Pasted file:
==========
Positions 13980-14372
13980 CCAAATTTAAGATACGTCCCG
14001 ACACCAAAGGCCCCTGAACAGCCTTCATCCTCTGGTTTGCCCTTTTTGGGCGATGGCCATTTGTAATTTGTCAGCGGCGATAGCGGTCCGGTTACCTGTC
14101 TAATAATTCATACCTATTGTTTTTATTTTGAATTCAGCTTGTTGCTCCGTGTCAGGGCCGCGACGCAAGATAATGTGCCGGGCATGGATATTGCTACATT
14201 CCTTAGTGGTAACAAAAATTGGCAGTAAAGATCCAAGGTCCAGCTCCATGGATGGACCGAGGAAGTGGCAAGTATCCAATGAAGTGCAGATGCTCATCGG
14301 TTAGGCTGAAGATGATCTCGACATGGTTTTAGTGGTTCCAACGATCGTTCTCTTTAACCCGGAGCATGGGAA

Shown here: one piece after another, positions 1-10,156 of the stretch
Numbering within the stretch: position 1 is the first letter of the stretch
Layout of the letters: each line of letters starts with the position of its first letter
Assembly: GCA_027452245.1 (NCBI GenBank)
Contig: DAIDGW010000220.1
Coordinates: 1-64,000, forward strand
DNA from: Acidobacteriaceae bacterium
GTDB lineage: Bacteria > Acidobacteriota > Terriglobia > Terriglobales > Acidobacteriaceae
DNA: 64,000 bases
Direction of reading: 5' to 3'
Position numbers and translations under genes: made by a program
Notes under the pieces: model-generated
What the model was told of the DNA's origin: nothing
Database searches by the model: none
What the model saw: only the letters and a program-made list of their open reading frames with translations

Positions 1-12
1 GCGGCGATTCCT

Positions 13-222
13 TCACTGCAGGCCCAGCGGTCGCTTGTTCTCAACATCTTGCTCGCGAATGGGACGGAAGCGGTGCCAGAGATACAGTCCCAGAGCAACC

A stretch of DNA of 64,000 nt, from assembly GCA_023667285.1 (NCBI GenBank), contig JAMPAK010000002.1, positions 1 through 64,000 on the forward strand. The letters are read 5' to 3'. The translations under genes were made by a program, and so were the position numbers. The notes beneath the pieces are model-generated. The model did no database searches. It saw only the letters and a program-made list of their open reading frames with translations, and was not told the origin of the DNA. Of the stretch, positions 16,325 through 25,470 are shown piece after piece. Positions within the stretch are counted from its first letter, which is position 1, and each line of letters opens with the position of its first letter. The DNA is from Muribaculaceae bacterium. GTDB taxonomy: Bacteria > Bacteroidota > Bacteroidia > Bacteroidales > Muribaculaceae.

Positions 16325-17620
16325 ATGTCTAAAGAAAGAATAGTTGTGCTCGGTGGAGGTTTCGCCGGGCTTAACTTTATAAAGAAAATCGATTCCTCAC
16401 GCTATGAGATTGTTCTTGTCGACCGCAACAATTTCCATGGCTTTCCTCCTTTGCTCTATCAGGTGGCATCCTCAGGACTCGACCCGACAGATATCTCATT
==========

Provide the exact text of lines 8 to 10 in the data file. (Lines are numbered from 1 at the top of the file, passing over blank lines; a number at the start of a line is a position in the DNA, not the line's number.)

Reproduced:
Numbering within the stretch: position 1 is the first letter of the stretch
Layout of the letters: each line of letters starts with the position of its first letter
Assembly: GCA_027452245.1 (NCBI GenBank)